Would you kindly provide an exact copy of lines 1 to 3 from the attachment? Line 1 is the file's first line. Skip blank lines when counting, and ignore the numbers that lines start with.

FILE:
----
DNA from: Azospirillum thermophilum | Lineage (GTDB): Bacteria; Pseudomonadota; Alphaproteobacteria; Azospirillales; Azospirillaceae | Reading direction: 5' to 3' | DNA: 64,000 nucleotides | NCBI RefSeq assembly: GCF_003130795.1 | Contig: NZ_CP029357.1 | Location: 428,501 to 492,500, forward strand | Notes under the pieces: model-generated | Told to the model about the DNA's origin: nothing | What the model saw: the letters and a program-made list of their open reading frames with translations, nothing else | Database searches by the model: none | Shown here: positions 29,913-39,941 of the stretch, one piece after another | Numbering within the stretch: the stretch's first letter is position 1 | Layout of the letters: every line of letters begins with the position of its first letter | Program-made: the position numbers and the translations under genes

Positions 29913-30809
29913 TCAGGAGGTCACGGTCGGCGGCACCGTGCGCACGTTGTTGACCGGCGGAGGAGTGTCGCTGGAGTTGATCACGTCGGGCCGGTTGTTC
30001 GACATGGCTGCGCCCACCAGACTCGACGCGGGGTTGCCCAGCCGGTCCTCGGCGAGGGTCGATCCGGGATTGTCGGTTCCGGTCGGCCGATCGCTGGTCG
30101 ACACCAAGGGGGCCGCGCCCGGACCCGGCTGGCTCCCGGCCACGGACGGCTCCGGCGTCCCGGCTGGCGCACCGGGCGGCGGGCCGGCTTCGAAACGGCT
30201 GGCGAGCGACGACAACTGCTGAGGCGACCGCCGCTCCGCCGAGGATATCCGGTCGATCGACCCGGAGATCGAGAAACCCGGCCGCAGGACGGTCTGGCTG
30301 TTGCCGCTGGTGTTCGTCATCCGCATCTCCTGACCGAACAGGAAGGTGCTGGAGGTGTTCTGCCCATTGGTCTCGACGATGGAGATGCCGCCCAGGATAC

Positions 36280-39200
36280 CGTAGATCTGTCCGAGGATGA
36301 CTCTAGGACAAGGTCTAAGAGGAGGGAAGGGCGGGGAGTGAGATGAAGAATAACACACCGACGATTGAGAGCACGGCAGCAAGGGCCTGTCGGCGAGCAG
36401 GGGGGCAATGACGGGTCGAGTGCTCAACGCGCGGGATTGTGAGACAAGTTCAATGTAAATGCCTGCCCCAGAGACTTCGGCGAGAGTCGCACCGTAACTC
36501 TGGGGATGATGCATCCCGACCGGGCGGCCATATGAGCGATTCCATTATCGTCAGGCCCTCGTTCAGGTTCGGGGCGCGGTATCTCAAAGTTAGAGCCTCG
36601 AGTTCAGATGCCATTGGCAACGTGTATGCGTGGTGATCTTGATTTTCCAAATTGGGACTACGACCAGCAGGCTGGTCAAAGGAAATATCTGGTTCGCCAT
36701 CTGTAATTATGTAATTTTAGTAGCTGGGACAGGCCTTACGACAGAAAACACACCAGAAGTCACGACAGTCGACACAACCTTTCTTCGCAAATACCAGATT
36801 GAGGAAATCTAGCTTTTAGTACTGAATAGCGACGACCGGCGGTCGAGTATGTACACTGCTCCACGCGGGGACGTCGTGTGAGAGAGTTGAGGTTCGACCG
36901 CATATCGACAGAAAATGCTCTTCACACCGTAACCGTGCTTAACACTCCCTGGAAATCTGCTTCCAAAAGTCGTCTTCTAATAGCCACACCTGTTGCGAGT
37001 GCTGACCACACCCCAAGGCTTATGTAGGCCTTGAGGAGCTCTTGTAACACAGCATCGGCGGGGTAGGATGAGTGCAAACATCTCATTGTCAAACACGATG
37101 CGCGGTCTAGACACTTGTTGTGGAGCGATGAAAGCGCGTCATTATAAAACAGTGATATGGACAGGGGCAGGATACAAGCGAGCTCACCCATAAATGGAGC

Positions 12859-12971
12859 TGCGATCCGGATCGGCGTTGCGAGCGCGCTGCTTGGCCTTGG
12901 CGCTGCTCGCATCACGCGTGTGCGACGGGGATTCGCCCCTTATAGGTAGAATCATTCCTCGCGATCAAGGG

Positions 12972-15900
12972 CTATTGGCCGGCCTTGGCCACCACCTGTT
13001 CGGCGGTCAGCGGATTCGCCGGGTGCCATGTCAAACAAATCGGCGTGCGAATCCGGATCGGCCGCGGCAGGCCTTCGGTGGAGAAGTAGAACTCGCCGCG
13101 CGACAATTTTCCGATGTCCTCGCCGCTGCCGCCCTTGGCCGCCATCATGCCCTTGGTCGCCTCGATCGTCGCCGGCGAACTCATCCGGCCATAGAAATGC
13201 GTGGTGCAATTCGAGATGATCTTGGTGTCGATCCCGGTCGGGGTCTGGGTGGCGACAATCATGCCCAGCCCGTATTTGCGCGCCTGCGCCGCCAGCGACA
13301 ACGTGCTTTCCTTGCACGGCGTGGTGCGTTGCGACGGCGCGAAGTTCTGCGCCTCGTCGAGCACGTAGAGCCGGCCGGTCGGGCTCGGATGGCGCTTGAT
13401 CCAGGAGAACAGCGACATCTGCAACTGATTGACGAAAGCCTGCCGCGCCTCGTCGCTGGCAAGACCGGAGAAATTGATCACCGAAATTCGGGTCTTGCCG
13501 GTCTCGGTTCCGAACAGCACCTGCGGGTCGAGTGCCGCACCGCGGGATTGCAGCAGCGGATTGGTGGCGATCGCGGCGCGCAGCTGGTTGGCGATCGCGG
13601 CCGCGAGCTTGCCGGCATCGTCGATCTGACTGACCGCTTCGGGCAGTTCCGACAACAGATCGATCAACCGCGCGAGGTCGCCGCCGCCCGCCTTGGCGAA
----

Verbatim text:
DNA from: Azospirillum thermophilum | Lineage (GTDB): Bacteria; Pseudomonadota; Alphaproteobacteria; Azospirillales; Azospirillaceae | Reading direction: 5' to 3' | DNA: 64,000 nucleotides | NCBI RefSeq assembly: GCF_003130795.1 | Contig: NZ_CP029357.1 | Location: 428,501 to 492,500, forward strand | Notes under the pieces: model-generated | Told to the model about the DNA's origin: nothing | What the model saw: the letters and a program-made list of their open reading frames with translations, nothing else | Database searches by the model: none | Shown here: positions 29,913-39,941 of the stretch, one piece after another | Numbering within the stretch: the stretch's first letter is position 1 | Layout of the letters: every line of letters begins with the position of its first letter | Program-made: the position numbers and the translations under genes

Positions 29913-30809
29913 TCAGGAGGTCACGGTCGGCGGCACCGTGCGCACGTTGTTGACCGGCGGAGGAGTGTCGCTGGAGTTGATCACGTCGGGCCGGTTGTTC